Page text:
I haven't done that in a while and it's time for me to get back on my toes. Yesterday, my kids spent about 10 hours on electronic devices. One spent the entire day playing a single video game. We all love our computerized activities, but geesh, that's not healthy.


I love my games too, but there were times my mother had to practically put out an APB to figure out where my friends and I had wandered off to.

04 Nov 2012 08:25 AM
Stantz     
img.photobucket.comView Full Size

04 Nov 2012 08:26 AM
StrikitRich    [TotalFark]  
This must be where the Morlocks get their start.

04 Nov 2012 08:28 AM
oukewldave     
The comments in the article seem to support what the article claims, sadly. People are idiots. Crime is way down from a couple decades ago. Go read the UCR (uniform crime reports) from the FBI. The sensationalism in media is what makes everyone think crime is all over and higher than ever. If I ever have kids, they damn well will be outside. Might even make them drink hose water.

04 Nov 2012 08:29 AM
FrancoFile     

kd8our: What shavs downing cider, kicking in mail boxes and stealing purses from old ladies. innit great.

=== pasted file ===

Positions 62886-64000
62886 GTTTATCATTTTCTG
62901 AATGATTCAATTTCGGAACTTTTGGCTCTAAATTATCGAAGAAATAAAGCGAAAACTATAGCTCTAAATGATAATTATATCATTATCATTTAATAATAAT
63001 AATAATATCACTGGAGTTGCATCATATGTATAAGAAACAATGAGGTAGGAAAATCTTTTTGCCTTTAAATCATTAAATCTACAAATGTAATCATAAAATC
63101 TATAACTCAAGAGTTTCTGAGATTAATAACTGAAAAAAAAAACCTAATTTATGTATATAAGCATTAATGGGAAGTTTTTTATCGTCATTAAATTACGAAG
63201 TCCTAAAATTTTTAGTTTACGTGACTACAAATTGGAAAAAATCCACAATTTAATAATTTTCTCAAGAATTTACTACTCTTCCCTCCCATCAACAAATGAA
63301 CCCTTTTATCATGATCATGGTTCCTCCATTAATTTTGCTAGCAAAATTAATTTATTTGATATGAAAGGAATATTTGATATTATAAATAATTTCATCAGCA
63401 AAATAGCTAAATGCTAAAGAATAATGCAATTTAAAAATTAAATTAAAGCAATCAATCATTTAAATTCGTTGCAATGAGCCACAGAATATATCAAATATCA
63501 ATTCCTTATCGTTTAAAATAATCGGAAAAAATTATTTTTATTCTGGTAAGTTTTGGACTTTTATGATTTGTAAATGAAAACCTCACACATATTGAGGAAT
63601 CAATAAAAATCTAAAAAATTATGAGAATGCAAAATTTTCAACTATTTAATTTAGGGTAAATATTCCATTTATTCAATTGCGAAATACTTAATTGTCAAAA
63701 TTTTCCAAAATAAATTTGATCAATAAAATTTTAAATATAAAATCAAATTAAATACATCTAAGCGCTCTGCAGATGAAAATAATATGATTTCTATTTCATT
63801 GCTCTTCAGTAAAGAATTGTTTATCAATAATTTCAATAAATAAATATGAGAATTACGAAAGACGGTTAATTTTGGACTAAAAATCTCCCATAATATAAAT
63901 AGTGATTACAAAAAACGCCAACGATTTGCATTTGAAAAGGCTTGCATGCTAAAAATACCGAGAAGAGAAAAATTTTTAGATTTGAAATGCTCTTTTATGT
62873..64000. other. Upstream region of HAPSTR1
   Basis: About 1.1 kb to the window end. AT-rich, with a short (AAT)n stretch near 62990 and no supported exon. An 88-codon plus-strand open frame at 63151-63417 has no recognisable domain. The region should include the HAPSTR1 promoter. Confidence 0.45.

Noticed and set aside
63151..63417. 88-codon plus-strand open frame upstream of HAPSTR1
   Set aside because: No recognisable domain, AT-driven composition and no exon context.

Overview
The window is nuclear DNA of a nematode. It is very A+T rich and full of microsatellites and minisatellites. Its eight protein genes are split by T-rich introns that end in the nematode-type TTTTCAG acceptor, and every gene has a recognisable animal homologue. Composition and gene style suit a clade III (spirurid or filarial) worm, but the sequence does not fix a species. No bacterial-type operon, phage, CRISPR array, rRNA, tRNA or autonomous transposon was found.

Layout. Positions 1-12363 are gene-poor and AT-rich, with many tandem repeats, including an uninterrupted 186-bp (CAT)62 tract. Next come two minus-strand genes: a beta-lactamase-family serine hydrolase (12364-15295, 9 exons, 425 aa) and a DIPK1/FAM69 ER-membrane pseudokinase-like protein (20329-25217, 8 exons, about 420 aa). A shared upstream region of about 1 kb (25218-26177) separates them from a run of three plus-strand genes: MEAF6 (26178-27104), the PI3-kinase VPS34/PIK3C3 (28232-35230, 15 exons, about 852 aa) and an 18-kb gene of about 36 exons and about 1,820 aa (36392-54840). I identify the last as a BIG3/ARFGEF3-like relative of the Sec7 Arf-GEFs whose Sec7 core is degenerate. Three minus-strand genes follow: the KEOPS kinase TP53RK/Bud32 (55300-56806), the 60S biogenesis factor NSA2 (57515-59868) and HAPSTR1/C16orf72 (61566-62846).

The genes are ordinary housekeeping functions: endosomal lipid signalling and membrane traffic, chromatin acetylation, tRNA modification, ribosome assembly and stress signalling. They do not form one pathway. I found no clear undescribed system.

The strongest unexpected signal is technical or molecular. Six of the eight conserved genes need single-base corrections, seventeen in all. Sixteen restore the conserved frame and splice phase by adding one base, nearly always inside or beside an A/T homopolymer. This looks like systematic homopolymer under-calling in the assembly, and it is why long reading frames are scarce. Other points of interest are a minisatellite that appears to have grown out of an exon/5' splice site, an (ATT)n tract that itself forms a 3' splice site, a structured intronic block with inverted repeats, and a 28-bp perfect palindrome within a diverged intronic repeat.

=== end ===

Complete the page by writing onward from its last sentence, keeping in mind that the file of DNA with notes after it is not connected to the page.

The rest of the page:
Speak English to me, Tony. I thought this country spawned the farking language, and so far nobody seems to speak it.

04 Nov 2012 08:30 AM
NutWrench     
"There are three kinds of lies: lies, damned lies, and statistics." - Mark Twain

04 Nov 2012 08:31 AM
orbister     

Stantz: [img.photobucket.com image 460x276]


I don't think there is room to print pictures of the million five-year-olds who haven't been abducted and killed by trusted friends of the family this year. Still, it's nice to hear that somebody is thinking of teh children.

04 Nov 2012 08:31 AM
Hobodeluxe     
I grew up outside.
born in 1960
raised in Georgia
we had a creek about 100yds from the house so there was plenty of swimming and fishing.
rode dirt bikes and played ball.
had a dog ,a bike,a skateboard and didn't have to be home until after dark.

way south: I remember when my parents wouldn't let me play inside.


ain't that the truth.

04 Nov 2012 08:33 AM
thurstonxhowell     
Uhhh, kids under 10 shouldn't play in the street. Hell, unless you live on a quiet cul-de-sac, no one should play in the street. The street is for cars.

04 Nov 2012 08:34 AM
way south     

INeedAName: there were times my mother had to practically put out an APB to figure out where my friends and I had wandered off to.


My parents didn't have that problem, because they didn't call us.
They'd call the dogs.

/Dogs went where we went.
/we went where the dogs went.
/German shepherds know where the action is at.

04 Nov 2012 08:35 AM
sweet-daddy-2     
Hell,when I was a young-un we didn't have an inside.Yup,we worked and played under the sun,slept and farked under the stars.Least ways that's how I 'member it.

04 Nov 2012 08:35 AM
dittybopper    [TotalFark]  

BolshyGreatYarblocks: Nem Wan: We live in the safest, most peaceful time in history.

This is not a repeat from 1913.

crab66: There are not many things I detest more than modern parents of young children.


Luckily, I'm not a modern parent:

i40.tinypic.comView Full Size


i46.tinypic.comView Full Size


i45.tinypic.comView Full Size